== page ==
On break? Need to renew books? Here’s how.

If you have library materials that are due during the break, but you don’t want to come to campus, you can renew your books one of two ways:

1. Call during open library hours (8 am to 5 pm Mon – Fri during recess week). The circulation desk number is 734-973-3429.

2. Renew online by using the “My Account” function within the library catalog. Choose what you would like to do: Review My Account, Renew My Materials, or User PIN change. Use your WCC ID number (all nine characters, including the @ symbol and zeroes), and if you have never changed your library PIN, use CHANGEME as the PIN. You can change your PIN after you log in for the first time. (This PIN only applies to your library account). Follow the instructions on the screen.

Reminder: most items can only be renewed once, and some items can’t be renewed. If you have questions or problems, call the circulation desk during open library hours.

February is Black History Month

Bailey Library has a display of books available in our collection on Martin Luther King, Jr. in the freestanding display cases just inside the entrance to the library. If you see something that interests you, ask the circulation staff for help and they will open the display case for you. The Library has recent titles on many aspects of the African American experience and topics, including African American poetry, entrepeneurship, history, and biographies. Search the Library Catalog or ask a reference librarian for help either in person or virtually.

WCC has a series of events celebrating Black History Month — to see what’s on offer and for more information, check the hot topics link on the WCC home page.

The Library of Congress
has a series of web exhibits and resources, including African Americans at War: Fighting Two Battles from the Veteran’s History Project. The American Memory Project at the Library of Congress has extremely rich web resources about slavery, abolition and the civil rights movement, including digitized books, photographs, and first person narratives. Some special projects include From Slavery to Civil Rights: A Timeline of African American History, Born in Slavery: Slave Narratives from the Federal Writers’ Project, 1936-1938, and audio narratives and songs at the Voices From the Days of Slavery collection. Other digital page images of pamphlets , papers and books are in the special presentations devoted to the African-American Odyssey.

Ypsilanti District Library has a Tribute to Jazz page with links to resources in celebration of African-American History Month; Ann Arbor District Library is screening PBS’s Slavery and the Making of America on Monday, Feb. 13th at 7 pm in the Downtown Library. Check their website for more details.

More web resources:

In Motion: The African-American Migration Experience from the Schomberg Center for Research in Black Culture.

Selected African American Artists at the National Gallery of Art.

Columbia University Library’s excellent list of African Studies resources.

Iowa State University’s recommended websites for African American studies.

James Madison University Libraries and Educational Technologies African & African American Resources.

Library User Survey Results

Bailey Library, with the help of the Office of Institutional Research, recently sent out a student survey asking respondents about their use of and satisfaction with the library (we specifically excluded the second floor Computer Commons from questions). 1500 randomly selected current students received the survey; 17 % responded (260 students). At the end of the month, we’ll post the entire survey results in PDF format on the blog, after all the librarians have had a chance to discuss the survey. Here are some highlights (and lowlights):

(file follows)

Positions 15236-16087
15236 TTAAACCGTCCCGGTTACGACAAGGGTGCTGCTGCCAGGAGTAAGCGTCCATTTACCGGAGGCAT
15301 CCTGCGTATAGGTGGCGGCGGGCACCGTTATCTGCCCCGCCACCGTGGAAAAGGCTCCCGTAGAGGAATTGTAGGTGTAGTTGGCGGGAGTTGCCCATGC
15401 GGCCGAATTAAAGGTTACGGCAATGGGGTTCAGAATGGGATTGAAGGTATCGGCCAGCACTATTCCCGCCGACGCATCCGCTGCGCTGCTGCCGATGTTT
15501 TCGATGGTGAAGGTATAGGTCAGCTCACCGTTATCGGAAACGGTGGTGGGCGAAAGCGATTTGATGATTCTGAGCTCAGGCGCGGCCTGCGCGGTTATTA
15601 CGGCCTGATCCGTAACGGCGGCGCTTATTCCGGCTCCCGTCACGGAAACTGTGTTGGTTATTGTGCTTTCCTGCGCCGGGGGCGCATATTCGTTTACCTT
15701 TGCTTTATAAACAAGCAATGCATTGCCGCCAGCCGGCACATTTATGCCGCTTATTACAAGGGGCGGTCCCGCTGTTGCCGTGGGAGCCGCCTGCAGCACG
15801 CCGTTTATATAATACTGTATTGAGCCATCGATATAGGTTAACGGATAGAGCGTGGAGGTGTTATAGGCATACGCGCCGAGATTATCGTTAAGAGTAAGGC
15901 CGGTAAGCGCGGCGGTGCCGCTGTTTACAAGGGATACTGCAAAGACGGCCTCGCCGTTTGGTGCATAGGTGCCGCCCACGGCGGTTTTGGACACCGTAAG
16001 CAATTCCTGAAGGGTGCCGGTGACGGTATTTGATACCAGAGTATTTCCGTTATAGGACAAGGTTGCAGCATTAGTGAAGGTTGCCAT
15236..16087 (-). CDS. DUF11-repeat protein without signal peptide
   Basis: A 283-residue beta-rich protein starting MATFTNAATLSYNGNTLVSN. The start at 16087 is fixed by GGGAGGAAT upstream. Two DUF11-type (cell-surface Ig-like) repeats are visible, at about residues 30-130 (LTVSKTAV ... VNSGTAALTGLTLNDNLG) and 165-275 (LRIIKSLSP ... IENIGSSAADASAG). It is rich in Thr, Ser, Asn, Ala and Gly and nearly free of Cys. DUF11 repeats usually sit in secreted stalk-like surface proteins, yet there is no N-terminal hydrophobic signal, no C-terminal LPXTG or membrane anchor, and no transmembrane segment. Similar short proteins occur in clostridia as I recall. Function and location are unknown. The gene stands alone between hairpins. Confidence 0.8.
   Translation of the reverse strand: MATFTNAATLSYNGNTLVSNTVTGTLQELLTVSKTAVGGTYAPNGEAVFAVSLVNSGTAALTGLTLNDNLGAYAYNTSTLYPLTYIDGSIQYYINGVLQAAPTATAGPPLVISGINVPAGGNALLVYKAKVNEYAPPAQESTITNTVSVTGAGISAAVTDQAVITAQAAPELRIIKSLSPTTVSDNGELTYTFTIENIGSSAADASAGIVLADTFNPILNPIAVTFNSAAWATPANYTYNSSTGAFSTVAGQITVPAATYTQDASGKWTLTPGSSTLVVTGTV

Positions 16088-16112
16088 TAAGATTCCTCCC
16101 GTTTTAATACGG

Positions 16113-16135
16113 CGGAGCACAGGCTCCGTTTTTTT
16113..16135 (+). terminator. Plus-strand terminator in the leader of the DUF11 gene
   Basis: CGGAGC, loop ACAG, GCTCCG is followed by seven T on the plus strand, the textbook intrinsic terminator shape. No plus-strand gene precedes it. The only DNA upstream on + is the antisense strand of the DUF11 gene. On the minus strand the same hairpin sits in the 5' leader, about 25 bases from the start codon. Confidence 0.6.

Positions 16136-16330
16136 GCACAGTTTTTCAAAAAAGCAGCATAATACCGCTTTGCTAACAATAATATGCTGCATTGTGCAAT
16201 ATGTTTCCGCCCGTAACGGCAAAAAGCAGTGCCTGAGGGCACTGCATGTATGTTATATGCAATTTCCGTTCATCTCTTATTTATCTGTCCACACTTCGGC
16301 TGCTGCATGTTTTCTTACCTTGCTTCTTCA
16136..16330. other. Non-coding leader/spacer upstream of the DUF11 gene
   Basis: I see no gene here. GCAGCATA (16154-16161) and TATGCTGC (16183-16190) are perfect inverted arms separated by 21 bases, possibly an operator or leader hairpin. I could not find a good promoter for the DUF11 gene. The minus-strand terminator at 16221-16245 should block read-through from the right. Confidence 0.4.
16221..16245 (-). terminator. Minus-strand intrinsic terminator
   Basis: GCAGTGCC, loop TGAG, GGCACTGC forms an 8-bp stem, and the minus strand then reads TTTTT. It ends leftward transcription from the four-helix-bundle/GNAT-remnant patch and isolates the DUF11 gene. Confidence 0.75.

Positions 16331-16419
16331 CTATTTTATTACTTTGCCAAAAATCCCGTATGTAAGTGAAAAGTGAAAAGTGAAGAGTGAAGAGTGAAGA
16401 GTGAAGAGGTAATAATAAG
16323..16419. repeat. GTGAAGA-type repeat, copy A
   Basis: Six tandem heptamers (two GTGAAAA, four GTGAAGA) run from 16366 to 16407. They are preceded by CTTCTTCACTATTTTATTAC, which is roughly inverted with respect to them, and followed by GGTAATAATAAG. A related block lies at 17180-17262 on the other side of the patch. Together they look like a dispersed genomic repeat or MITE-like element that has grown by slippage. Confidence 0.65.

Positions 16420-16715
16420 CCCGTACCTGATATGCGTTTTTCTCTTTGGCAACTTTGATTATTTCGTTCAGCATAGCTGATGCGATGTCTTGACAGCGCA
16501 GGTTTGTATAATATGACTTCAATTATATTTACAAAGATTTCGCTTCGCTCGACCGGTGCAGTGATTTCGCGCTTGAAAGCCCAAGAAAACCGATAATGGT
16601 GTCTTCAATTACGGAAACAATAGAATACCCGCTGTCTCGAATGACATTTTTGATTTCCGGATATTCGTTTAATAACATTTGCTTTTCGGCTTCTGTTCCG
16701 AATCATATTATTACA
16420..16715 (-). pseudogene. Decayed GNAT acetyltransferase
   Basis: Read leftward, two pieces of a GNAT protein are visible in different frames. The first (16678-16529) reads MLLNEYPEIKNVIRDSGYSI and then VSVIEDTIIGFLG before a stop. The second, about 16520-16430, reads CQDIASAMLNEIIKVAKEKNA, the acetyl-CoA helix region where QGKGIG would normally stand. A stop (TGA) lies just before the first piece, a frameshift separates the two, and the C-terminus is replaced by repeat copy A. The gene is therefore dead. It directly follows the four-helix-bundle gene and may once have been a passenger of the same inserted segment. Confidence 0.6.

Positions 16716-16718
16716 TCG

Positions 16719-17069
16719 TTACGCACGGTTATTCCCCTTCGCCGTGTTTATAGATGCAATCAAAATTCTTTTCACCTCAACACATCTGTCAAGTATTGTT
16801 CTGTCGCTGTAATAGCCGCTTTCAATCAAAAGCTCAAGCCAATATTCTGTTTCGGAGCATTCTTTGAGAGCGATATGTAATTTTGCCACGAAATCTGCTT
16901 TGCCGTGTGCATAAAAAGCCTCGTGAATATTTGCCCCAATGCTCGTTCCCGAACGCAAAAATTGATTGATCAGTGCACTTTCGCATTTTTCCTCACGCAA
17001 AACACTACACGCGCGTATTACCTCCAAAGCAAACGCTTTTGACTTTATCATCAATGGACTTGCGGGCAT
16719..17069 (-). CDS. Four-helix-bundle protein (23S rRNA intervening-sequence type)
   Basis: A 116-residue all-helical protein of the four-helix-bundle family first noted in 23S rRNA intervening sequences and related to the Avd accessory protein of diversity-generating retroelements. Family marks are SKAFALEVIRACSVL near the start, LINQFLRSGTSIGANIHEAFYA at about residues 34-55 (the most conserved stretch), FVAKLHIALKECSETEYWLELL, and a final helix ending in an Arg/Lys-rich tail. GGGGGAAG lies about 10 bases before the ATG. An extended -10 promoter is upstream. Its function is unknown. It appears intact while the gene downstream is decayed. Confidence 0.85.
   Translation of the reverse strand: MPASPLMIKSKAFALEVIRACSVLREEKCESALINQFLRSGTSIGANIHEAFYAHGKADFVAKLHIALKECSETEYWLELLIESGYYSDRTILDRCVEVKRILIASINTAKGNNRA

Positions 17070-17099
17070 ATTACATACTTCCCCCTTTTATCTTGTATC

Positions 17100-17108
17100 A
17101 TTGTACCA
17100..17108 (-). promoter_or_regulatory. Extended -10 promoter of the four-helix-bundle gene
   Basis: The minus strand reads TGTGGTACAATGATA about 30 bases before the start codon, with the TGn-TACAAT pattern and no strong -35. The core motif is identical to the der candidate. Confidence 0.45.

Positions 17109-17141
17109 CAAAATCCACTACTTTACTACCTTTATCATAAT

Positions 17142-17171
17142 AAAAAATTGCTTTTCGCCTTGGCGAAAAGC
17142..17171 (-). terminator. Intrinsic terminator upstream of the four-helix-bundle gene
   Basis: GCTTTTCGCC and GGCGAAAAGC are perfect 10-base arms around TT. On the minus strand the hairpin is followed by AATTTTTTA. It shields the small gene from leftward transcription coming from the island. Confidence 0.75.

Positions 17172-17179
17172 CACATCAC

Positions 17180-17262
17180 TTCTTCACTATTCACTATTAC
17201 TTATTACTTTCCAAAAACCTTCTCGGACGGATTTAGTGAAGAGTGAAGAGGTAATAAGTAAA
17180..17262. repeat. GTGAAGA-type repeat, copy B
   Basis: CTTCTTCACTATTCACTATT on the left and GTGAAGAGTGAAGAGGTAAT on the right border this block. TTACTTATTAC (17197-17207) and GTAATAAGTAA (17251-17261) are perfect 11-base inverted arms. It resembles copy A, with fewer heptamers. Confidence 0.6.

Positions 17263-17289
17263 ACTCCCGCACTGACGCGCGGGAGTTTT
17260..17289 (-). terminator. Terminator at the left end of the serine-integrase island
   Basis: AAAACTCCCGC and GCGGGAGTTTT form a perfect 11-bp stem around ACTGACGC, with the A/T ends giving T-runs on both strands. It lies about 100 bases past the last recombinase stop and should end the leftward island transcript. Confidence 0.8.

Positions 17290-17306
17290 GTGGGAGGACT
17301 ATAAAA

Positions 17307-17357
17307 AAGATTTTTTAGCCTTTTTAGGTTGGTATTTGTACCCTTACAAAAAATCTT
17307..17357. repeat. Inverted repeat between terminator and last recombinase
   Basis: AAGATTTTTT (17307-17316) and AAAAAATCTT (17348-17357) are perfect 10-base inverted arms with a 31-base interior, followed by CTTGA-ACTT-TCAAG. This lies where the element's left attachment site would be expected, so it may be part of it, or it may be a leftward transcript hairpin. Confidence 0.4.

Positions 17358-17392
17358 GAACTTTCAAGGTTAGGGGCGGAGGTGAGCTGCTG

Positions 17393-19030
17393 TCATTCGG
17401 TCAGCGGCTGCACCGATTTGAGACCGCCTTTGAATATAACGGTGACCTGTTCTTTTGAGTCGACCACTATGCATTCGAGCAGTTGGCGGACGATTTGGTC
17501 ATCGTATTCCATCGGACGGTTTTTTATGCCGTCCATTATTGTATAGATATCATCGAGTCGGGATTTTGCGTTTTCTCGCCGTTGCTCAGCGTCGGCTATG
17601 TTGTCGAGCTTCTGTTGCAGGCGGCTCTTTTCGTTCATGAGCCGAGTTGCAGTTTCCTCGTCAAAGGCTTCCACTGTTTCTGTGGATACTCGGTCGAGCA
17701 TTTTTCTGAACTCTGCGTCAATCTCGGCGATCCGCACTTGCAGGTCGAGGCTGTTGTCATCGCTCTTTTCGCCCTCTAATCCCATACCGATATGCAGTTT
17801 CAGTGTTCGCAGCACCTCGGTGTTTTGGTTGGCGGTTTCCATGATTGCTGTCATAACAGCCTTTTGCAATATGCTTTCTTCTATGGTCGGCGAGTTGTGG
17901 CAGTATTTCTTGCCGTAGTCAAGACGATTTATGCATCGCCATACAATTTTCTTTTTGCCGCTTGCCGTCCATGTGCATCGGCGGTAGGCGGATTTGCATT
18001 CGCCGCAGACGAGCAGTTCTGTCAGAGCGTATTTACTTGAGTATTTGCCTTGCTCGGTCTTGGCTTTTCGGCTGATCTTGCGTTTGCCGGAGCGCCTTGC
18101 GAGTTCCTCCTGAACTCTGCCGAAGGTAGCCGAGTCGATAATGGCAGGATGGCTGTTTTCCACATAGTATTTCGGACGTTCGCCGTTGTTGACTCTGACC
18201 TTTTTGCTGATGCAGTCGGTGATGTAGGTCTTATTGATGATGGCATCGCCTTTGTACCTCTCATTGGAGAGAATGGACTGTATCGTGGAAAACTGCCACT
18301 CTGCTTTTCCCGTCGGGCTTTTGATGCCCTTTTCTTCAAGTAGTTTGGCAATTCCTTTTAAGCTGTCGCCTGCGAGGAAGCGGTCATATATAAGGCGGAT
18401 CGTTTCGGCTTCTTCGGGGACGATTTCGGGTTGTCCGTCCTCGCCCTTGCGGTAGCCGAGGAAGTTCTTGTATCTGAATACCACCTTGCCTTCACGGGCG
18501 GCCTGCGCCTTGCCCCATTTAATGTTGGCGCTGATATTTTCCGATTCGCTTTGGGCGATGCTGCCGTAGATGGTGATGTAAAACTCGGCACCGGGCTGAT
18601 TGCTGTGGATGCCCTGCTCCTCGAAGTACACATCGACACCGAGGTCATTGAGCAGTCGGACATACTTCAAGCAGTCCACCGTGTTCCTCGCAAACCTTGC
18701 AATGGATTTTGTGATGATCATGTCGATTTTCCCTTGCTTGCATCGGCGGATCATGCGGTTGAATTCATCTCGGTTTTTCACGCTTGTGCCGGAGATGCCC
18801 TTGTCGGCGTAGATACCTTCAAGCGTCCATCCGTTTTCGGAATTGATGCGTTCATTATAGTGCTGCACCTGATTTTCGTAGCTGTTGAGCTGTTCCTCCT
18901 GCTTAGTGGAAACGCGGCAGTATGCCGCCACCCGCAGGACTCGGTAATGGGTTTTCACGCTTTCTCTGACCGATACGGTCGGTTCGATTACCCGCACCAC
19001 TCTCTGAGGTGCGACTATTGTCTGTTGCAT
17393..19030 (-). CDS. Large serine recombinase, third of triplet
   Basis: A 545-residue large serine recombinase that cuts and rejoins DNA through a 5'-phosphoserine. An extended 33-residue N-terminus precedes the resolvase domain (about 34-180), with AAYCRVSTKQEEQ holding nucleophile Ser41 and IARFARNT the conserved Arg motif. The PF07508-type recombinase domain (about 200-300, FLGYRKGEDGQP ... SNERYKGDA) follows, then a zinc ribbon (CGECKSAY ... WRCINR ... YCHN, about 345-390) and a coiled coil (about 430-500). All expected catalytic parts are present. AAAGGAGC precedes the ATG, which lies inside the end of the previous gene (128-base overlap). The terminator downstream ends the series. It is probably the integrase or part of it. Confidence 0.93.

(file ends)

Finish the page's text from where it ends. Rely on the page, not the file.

71% of respondents have used Bailey Library in the last 12 months.

45% of student users were very satisfied with what the Library currently provides; 49% were satisfied. Only 6% were somewhat dissatisfied. 0% chose the category “not satisfied at all.”

As with all surveys, the open-ended comments were the most illuminating. Many people think of books when they think of libraries (see the recent OCLC nationwide survey on Perceptions of Libraries), and plenty of students wished that Bailey Library had a more extensive print collection (so much for the death of the book). Respondents had nice things to say about the staff; they would like to be able to check out DVDs and videos; no one likes having to go upstairs to access Blackboard or use Word to write a paper; and cell phone use in the library is a distracting, noisy irritant to people studying.

Some suggestions will take time to address; but we can address the cell phone problem quickly. We’ll be posting signs, handing out reminder cards, and requesting that conversations be moved outside to the GM Lobby in the very near future.

Four Color Map Theorem

Bailey Library patrons may already have noticed that some of the group study rooms have been painted. Why those colors? Apart from our feeling that any color would be more inspiring than the current gray (which has been described by various people as “corpse gray,” “old mushroom gray” and just plain boring gray), Judith Hommel, Executive Associate to the President, and Victor Liu, Dean of the Library, are framing a collection of historical maps donated to the Library by me (Gwen Evans, Director of Access Services). The colors of the rooms were chosen to complement the maps that will be hung in each room.

The maps come from a Midwestern research university which deaccessioned older maps in 2002-2003. Hundreds and thousands of maps were given free to anyone who wanted them. I was working in the library at the time, and like many other staff and students, fell victim to what we called “map sickness” — many of us ended up with hundreds of maps. Read on to learn more about the maps themselves.
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